However, this language pulled from the second portion does not appear to misstate the definition of intent required by the crime described in the first portion of the statute. In State v. Agnew, our Supreme Court stated:
            The words “willfully” and “corruption”, as they relate to misapplication of funds under G.S. 14-92, have been defined as “[D]one with an unlawful intent,” and “The act of an official or fiduciary person who unlawfully and wrongfully uses his station or characterto procure some benefit for himself or for another person, contrary to duty and the rights of others.”

Agnew, 294 N.C. at 392-93, 241 S.E.2d at 691 (quoting State v. Shipman, 202 N.C. 518, 540, 163 S.E. 657, 669 (1932)). Our Supreme Court has also upheld jury instructions in which the terms “done in bad faith, fraudulently, wilfully and corruptly” were used synonymously. Shipman, 202 N.C. at 539, 163 S.E. at 668 (emphasis omitted).
    Thus, the instruction given by the court in this case equates to: “Defendant fraudulently or with unlawful intent failed to give certain money to those entitled to it in spite of a legal requirement to do so.” This does not misstate the element of intent required by the applicable portion of the statute, and as such, we find that the instructions were not in error.
II.

    [2] Defendant next argues that because the trial court misstated the requirement of fraudulent intent in its instructions to the jury, it is impossible to conclude that the jury unanimously concluded that defendant acted with fraudulent intent, as the jury could have based its verdict on either of the two invalid descriptions of required intent. This argument depends on the validity of the first argument, since without a finding that the instructions were incorrect, there is no disjunctive quality to the instructions. Because the first argument is without merit, this one must also fail.
III.
    [3] Defendant next argues that the trial court erred in refusing to instruct the jury on two lesser included offenses. This argument is without merit.
    In North Carolina, defendants are entitled to have lesser included offenses supported by evidence submitted to the jury. State v. Smith, 351 N.C. 251, 267, 524 S.E.2d 28, 40 (2000); State v. Brown, 300 N.C. 731, 735-36, 268 S.E.2d 201, 204 (1980). However, the two offenses defendant requested be included in the jury instructions do not qualify as lesser included offenses.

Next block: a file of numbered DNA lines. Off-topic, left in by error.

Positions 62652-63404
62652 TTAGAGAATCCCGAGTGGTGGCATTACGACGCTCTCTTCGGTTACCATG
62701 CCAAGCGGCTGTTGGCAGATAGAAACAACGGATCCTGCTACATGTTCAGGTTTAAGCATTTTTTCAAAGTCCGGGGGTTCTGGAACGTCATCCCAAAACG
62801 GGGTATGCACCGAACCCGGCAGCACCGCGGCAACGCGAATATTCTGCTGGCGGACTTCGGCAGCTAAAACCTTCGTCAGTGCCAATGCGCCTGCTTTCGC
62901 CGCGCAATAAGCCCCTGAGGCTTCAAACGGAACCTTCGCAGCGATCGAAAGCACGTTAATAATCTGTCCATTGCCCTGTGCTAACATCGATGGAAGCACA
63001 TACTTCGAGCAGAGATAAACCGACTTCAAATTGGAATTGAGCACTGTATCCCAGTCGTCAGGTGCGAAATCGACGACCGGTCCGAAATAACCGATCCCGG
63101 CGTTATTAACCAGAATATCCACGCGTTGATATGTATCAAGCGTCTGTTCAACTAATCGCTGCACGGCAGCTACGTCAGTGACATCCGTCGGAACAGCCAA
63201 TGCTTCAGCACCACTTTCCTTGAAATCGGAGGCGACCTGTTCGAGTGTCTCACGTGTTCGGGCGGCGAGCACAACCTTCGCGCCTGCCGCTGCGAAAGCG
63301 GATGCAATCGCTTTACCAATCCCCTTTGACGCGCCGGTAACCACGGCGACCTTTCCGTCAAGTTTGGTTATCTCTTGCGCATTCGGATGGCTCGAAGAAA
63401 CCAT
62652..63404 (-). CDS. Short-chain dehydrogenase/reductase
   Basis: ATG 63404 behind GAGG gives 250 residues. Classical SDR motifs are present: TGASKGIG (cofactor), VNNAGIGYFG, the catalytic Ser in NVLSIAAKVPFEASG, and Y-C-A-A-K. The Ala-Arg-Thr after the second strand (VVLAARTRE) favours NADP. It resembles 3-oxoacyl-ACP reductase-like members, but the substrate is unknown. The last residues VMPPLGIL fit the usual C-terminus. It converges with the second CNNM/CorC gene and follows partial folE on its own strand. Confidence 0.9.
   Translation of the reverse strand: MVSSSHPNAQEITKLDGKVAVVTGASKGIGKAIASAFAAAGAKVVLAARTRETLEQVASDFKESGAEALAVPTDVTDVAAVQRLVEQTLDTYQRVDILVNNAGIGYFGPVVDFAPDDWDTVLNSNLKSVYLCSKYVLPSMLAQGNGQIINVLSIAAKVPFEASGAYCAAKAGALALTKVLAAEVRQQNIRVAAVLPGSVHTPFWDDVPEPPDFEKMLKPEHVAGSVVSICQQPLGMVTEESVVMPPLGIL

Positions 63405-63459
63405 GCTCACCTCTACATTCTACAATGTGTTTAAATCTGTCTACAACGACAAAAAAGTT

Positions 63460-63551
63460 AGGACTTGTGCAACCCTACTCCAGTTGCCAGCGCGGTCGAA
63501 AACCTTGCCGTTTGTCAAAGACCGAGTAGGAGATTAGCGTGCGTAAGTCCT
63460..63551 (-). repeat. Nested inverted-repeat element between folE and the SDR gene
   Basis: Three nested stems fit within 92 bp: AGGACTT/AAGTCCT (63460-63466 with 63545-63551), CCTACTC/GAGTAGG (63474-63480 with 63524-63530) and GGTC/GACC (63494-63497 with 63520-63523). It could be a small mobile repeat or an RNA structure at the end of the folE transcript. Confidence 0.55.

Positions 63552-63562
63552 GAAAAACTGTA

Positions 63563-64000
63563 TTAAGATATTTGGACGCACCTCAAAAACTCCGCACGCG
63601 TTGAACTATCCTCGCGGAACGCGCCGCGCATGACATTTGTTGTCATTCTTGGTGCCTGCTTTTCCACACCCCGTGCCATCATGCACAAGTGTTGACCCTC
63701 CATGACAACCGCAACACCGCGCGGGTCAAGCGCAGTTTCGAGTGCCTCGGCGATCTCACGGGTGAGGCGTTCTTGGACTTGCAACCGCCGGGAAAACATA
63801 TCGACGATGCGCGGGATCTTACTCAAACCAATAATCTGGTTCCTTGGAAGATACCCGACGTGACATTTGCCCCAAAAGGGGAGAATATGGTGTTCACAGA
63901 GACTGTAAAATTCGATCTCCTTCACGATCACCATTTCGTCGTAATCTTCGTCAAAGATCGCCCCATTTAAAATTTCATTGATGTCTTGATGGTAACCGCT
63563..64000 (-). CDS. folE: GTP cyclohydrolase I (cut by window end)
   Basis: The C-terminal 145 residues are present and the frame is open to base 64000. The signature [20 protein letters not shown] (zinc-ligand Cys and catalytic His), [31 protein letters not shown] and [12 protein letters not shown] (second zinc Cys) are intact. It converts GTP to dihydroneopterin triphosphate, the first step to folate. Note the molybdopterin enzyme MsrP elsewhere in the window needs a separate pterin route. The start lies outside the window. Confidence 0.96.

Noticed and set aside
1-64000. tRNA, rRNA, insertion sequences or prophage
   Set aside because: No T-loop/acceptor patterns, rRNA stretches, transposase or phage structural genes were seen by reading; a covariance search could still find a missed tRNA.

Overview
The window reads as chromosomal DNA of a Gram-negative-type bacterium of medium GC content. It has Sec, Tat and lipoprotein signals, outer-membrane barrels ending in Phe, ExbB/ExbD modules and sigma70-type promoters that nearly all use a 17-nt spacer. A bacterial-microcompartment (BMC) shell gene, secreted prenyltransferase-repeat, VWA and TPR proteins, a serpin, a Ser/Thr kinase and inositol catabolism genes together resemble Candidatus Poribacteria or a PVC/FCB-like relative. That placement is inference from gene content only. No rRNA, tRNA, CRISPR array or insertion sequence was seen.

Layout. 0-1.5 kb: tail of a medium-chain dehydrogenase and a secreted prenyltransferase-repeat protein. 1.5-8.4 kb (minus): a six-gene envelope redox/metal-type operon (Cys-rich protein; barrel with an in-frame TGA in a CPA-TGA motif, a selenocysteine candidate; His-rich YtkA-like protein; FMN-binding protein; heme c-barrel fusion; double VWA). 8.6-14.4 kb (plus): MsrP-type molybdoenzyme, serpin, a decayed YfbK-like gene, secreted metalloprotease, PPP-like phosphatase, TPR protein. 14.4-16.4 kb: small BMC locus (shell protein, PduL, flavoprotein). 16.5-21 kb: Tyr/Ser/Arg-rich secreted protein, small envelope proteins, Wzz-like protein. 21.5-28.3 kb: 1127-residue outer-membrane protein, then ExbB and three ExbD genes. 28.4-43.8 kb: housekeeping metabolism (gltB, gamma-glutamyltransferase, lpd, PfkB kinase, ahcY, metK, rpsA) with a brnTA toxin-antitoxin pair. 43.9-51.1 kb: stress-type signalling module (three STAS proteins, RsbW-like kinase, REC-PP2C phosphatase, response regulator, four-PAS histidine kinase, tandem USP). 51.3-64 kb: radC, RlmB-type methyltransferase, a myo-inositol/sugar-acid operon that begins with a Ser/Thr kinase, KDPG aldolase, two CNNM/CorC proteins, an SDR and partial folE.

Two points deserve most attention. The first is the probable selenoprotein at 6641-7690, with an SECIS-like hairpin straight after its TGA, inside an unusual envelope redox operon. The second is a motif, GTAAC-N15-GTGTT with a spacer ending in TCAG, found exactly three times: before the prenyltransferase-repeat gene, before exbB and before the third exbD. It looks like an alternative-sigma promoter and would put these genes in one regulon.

“The determination of whether one offense is a lesser included offense of another is made on a definitional as opposed to a factual basis.” State v. Westbrooks, 345 N.C. 43, 55, 478 S.E.2d 483, 490-91 (1996). That is, the test is not whether the facts of the case could warrant charges under more than one crime, but whether two crimes include the same essential elements: To be a lesser included offense, “all of the essential elements of the lesser crime must also be essential elements included in the greater crime. If the lesser crime has an essential element which is not completely covered by the greater crime, it is not a lesser included offense.” State v. Weaver, 306 N.C. 629, 635, 295 S.E.2d 375, 379 (1982), overruled on other grounds by State v. Collins, 334 N.C. 54, 431 S.E.2d 188 (1993). The three essential elements of N.C. Gen. Stat. . 14-92 are: (1) defendant was an officer, agent, or employee of a named entity (including a county); (2) defendant received and held money belonging to the entity by virtue of that position; and (3) defendant “willfully and corruptly use[d]or misappl[ied]” the money for a purpose other than the purpose for which the entity intended it. Id.
    Defendant requested the jury be instructed on two lesser included offenses: Violations of N.C. Gen. Stat. .. 159-8(a) and 159-181(a). Neither of these offenses has the same essential elements as those of N.C. Gen. Stat. . 14-92, and as such they are not lesser included offenses.
    The first offense defendant requested be included is a violation of N.C. Gen. Stat. . 159-8(a) (2005), part of the Local Government Budget and Fiscal Control Act: “[N]o local government or public authority may expend any moneys, regardless of their source . . . , except in accordance with a budget ordinance or project ordinance adopted under this Article or through an intragovernmental service fund or trust and agency fund properly excluded from the budget ordinance.” This statute prohibits (1) the expending of money (2) by a government or other public authority (3) without proper authority via ordinance or fund.